There are many times in your child’s life where they will be exposed to information about sex that are prime times for conversation. These experiences can be used as opportunities to talk to your children about sex and relationships. These opportunities include:

  • A friend or family member getting pregnant.
  • Exposure to sexual content in media (movies, tv, advertisements).
  • Advertisements for birth control or menstrual products.
  • Seeing unrealistic or harmful portrayals of sex and sexualization.

These experiences can be confusing and intriguing for your children, and it’s natural for them to want to know more. Starting the conversation with an open-ended question to gauge how your child is feeling about the situation can help them feel comfortable in sharing their thoughts and feelings, and allow you to respond to help them understand better. Asking questions like:

  • “What do you know about how people get pregnant?”
  • “What did you think about that scene?”
  • “Do you have any questions or concerns about sex?”

Provide Healthy Exposure to Sexual Education

There are multiple ways that you can provide sexual education for your children based on their age. Giving your children outlets to learn more about sex and relationships can build their sense of empowerment in learning about sex. Here are some ways you can educate your children about sex based on their age.

For children in elementary or middle school, buying books about anatomy, sex, and puberty can help your child make sense of the time of transition they may be going through. Allow them to explore these resources on their own, and check up on them and ask them what they have learned and whether they are confused about anything.

Check on your children regularly and ask what is going on with their peers at school or other extracurricular activities. Many children learn information about sex and relationships through conversations at school with their peers, so having regular conversations about their social experiences may help them feel more open in discussing this with you.

In middle school and high school, you may want to have conversations about if your child has a crush on someone. If they do, see if you can help them navigate those feelings and help them gain a sense of empowerment and knowledge about romantic relationships and all that comes with them.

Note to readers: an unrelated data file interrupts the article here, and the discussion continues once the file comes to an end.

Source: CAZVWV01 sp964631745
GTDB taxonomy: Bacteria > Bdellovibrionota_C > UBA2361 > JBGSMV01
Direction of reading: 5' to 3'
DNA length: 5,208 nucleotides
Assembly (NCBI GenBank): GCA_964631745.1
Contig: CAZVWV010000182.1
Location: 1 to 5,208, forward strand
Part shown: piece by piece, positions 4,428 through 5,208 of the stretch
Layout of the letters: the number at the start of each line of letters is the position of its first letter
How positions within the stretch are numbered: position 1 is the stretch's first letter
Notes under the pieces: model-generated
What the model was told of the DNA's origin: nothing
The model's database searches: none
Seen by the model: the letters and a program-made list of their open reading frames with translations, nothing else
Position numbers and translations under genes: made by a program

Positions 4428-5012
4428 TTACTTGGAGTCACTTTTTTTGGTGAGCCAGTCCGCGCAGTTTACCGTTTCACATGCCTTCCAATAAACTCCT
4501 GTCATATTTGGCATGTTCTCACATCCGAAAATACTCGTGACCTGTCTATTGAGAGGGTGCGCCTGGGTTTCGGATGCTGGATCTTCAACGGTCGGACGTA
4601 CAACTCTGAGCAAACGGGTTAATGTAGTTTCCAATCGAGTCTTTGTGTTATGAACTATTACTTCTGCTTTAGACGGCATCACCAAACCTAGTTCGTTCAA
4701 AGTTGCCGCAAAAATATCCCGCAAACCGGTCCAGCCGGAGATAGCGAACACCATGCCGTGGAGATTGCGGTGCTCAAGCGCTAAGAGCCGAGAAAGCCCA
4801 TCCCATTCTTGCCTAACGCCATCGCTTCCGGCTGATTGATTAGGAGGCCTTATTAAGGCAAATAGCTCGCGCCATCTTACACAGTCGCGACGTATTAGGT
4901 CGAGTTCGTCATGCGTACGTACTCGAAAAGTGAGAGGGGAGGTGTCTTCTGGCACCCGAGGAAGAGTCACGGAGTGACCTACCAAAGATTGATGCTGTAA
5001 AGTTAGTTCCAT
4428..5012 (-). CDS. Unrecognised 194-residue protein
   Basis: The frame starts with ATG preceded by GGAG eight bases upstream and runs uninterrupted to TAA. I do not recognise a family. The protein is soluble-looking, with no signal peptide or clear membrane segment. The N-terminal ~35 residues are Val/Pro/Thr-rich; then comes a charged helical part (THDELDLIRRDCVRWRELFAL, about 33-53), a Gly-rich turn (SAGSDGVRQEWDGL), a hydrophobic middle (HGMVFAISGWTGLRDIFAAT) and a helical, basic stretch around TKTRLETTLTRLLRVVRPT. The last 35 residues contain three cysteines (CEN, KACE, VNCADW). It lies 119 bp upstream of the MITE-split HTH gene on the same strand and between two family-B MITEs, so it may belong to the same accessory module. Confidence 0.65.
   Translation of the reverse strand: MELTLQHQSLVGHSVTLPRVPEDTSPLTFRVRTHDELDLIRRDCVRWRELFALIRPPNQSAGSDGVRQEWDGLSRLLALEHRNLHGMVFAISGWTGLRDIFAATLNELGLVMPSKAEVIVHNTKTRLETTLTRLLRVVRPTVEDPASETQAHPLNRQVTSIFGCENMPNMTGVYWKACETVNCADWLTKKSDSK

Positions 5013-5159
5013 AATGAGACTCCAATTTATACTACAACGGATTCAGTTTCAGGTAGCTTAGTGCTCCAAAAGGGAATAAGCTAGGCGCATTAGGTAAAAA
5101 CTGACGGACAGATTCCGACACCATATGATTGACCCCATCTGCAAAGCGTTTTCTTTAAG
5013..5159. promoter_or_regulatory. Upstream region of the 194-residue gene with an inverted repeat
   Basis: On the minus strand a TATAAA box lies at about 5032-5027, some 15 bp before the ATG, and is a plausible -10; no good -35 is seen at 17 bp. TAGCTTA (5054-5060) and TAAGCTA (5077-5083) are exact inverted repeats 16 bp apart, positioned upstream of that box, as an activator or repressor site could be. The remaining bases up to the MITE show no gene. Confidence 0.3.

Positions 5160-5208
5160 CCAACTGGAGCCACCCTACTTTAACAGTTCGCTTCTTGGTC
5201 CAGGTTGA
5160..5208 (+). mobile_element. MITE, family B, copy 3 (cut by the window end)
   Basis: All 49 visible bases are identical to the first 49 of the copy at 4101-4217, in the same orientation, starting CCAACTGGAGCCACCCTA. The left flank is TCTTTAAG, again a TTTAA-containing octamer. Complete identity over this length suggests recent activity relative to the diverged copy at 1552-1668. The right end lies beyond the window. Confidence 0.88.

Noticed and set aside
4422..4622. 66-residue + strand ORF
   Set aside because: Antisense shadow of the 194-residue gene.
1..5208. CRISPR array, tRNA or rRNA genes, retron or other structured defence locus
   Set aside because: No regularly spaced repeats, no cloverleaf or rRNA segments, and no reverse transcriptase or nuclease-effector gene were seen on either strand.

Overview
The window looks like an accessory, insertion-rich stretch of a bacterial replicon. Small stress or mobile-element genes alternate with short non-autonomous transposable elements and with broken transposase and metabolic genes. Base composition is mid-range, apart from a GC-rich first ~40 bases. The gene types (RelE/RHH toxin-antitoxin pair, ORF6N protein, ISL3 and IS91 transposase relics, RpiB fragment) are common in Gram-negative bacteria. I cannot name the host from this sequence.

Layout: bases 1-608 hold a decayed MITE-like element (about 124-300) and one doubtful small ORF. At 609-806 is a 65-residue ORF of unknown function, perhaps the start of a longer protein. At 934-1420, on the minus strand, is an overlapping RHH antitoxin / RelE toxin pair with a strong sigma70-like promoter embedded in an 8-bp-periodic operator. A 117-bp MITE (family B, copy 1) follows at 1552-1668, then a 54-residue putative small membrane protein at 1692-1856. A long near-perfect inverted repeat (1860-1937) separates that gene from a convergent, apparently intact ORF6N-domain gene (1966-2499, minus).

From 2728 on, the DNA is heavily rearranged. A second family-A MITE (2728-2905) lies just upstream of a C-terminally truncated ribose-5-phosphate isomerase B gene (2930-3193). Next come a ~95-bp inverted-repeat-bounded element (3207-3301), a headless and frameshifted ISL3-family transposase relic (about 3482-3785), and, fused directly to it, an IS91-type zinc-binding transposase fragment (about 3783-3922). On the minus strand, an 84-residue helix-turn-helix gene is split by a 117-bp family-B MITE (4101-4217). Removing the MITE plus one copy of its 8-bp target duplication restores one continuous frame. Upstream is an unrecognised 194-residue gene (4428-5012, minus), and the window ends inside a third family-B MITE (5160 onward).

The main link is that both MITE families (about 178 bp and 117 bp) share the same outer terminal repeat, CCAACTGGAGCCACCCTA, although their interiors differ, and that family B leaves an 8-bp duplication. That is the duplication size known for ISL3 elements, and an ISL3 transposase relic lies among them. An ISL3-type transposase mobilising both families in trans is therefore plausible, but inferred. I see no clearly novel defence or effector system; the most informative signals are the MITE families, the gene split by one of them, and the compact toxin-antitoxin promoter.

When your children are tweens and teens, you may want to ask them how they think they’ll know when they are ready to have sex. Having these conversations can provide an opportunity to educate your kids more on sex and how to navigate sex healthily and positively.

There are many great online sexual education resources for teens, such as this resource page on planned parenthood. Simply giving your teens resources like this can allow them to learn on their own and let them know that they can come to you with questions if they have them.

Ask Them About Sex Ed at School

Most adolescents begin to receive sex education at school between grades 6 and 12. However, education in public schools is not always the best, so it can be helpful to ask your kids what they are learning in their health classes and if they have any questions or concerns. Doing this can show your kids that they have another outlet to learn about sex other than school, one where they can ask personal questions without judgment.

Be Aware of How You Talk About Sex and Bodies

Children are very perceptual and pick up on how parents interact with themselves and the world. This is why it is important to be aware of how you are talking about sex, body image, and sexuality.

Dr. Wold states, “be aware of how you talk about your own body and other people’s bodies. Bodies are a huge part of sex, and if you are commenting on things like weight or awkwardness about your body or other bodies, your children will notice.” The way that you discuss sex, relationships, or your body can affect how your child relates to them in their life.

Being aware of using positive language when talking about your own body in front of your children can help them build a healthy relationship with their bodies. In this case, leading by example is a great way to teach your children to have an empowering relationship with their own bodies.